egypt bound …

Much has happened around the world since my last blog: the authorities, having shot dead an innocent Brazilian, now believe they have the losers responsible for the 21 July attempted bombings in custody, NASA’s still struggling after the Discovery shuttle experienced similar rocket debris problems that killed the entire crew on Columbia in Feb 2003, the world got together to outline proposals for a son-of-Kyoto treaty to tackle climate change, and after four decades of terror, the IRA have once again re-affirmed their position to end their armed campaign. Well, this has been a busy July, especially at work where the controlled panic of bid documentation production has now transmuted into a general mood of sensory-deprived cruising … I guess the feeling isn’t dissimilar to the sort the numb sensation you get after an engine burn-out … the vessel (i.e. me) is still travelling at considerable speed due to earlier momentum than any new accelerative agents, but somehow the thrill and excitement of the journey has long departed.

Which conveniently brings me to our imminent holiday, booked on the day of the Sharm el-Sheikh bombings – not that the horrific event would have changed our plans one bit. Egypt will soon be host to our 10 day sojourn that will include 2 main centres: Cairo with the surrounding Great Pyramids at Giza, and Luxor with the great temples of Karnak and Valley of the Kings/Queens. So watch out, moblogging will strike again … from a variety of devices … if only I can find a holster that will house an XDA II, a Nokia 6630 and 2 Blackberries (a 7100v and T4) and oh, not forgetting the mobile power generator to keep these devices fully charged 😉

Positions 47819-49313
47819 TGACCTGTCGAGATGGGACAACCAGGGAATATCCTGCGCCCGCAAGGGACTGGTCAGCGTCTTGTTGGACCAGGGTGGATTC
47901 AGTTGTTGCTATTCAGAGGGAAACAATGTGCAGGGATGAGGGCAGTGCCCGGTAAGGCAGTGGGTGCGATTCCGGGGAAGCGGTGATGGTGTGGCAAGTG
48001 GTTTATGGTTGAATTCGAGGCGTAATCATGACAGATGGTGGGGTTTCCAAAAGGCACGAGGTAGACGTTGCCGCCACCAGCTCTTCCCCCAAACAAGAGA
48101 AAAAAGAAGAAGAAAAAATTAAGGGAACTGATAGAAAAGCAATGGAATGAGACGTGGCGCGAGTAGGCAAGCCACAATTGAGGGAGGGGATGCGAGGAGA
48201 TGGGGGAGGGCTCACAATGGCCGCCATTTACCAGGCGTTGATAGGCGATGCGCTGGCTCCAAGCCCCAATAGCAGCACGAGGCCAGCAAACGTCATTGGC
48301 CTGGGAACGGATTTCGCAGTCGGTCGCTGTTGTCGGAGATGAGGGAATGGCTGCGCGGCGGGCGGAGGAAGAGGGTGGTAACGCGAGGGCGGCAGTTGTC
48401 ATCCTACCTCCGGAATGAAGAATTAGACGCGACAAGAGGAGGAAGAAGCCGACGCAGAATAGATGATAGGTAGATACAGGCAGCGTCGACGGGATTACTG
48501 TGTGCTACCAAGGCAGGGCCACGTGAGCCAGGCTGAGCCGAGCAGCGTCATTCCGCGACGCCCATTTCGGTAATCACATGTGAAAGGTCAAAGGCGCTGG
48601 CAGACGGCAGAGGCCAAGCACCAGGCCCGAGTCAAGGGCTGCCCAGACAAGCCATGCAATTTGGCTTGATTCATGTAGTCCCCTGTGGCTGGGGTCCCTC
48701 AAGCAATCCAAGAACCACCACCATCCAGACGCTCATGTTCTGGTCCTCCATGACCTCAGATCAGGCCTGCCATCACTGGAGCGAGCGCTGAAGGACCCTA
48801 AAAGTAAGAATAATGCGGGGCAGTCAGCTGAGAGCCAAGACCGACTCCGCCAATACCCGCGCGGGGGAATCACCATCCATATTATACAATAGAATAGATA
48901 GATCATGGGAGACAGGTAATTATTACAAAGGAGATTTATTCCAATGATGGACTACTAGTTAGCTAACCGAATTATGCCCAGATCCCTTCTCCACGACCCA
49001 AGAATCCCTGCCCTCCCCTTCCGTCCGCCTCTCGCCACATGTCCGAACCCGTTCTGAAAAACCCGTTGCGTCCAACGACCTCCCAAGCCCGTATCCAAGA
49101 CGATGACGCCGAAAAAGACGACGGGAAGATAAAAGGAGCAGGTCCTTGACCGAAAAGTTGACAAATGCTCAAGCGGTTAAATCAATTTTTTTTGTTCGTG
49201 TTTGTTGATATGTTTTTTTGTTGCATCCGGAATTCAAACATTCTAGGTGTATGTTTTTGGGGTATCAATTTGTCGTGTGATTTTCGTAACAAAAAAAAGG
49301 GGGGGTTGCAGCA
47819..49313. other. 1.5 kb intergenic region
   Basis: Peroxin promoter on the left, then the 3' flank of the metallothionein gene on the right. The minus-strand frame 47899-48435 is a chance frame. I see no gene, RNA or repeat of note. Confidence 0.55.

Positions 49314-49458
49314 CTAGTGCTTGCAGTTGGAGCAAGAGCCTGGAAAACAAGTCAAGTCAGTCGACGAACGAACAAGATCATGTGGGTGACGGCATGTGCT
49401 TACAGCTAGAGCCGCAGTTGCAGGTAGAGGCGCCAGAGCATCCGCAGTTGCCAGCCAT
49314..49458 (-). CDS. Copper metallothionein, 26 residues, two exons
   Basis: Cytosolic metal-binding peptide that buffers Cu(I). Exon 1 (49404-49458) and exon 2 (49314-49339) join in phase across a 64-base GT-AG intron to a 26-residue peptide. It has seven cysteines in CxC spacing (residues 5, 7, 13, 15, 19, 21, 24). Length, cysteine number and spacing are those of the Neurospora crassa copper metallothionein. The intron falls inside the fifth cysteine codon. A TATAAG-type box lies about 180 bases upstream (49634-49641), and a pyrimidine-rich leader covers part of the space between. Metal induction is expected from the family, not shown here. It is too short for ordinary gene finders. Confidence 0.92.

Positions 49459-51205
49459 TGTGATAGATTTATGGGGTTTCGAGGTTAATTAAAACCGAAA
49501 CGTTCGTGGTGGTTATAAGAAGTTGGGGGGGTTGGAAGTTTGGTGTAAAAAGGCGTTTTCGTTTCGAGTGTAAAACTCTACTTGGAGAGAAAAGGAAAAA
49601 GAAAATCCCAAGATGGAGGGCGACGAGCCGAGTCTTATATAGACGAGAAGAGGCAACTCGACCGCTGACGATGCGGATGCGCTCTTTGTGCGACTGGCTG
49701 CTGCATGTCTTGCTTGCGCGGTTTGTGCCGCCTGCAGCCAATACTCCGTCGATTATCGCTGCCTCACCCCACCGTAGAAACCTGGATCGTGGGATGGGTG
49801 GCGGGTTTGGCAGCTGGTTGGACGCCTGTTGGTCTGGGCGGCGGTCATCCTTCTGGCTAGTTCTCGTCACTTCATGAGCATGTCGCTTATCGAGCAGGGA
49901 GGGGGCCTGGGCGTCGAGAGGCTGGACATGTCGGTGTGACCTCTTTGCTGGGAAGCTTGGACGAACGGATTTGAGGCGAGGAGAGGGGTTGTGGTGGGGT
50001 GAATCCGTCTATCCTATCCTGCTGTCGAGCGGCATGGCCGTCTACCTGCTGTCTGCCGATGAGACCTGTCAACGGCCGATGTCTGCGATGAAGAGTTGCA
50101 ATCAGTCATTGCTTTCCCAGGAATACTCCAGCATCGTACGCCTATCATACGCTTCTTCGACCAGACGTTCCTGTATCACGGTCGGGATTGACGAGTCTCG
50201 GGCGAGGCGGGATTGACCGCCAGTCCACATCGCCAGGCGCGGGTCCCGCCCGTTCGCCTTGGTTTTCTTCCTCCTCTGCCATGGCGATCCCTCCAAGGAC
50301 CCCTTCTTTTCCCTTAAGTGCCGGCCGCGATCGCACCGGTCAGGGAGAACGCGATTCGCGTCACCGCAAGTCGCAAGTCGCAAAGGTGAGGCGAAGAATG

J1 celebrated his birthday yesterday. It really doesn’t feel like 10 years have passed since we brought home the little bundle of joy from Queen Charlotte’s – a bundle that has mutated into a laconic, gangly, late waking, fridge emptying pre-teen ‘thing’, but who’s doing well at school and recently passed his Grade 4 (Piano) and Grade 2 (Violin) exams. So we treated him and his monkey brother to the evening show of Charlie and the Chcolate Factory – Depp under Tim Burton’s direction did a fine job bringing to life Dahl’s intended eccentricities in the Willy Wonka character. Go see – I don’t think y’all be disappointed …

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we’ve got your number …

The hunt is on. Even in the remote parts of Wiltshire some 90 miles away, I can feel the collective wrath of Londoners, angry but united in their resolve to seek out and erradicate the animals whose attempts to bring carnage to the capital yesterday, failed with spectacular effects.

You can run, but you can’t hide.

tolerate and integrate …

I’ve blogged on my feelings about excessive religion before and now in the light of the London bombings, I feel somewhat … well, vindicated. Not in a smug ‘I told you so’ way, but with great sadness, regret and more importantly despair for my kids who will have to grow up in a world where religious zealots, bigotry and now practitioners peddle their hate so openly in public, aided by ease of travel and communications and advances in bio-chemical technology.

Take the BNP for example, who are desperately trying to paint a horrific picture of an ethnic Britain where a small group of young, impressionable men swap ‘snuff’ videos of executions on their mobile phones, or the BBC for that matter, when they publicly profiled the so-called ‘homegrown’ bombers, and pushed them into the category of idle, ideological losers who have somehow been indoctrinated into religious hate, from a single visit to Pakistan! Come on you guys – this is complete piffle and as responsible Brits, you owe a debt of gratitude to the immigrants who came over to rebuild post-war Britain, despite the memory and anxiety of past colonial attitudes.

Nationality is an accident of geographical settlement of our ancestors, and not a birth right to establish racial supremacy! Did we not learn anything from the last guy who gassed millions of innocent people because he didn’t like the colour of their hair or eyes …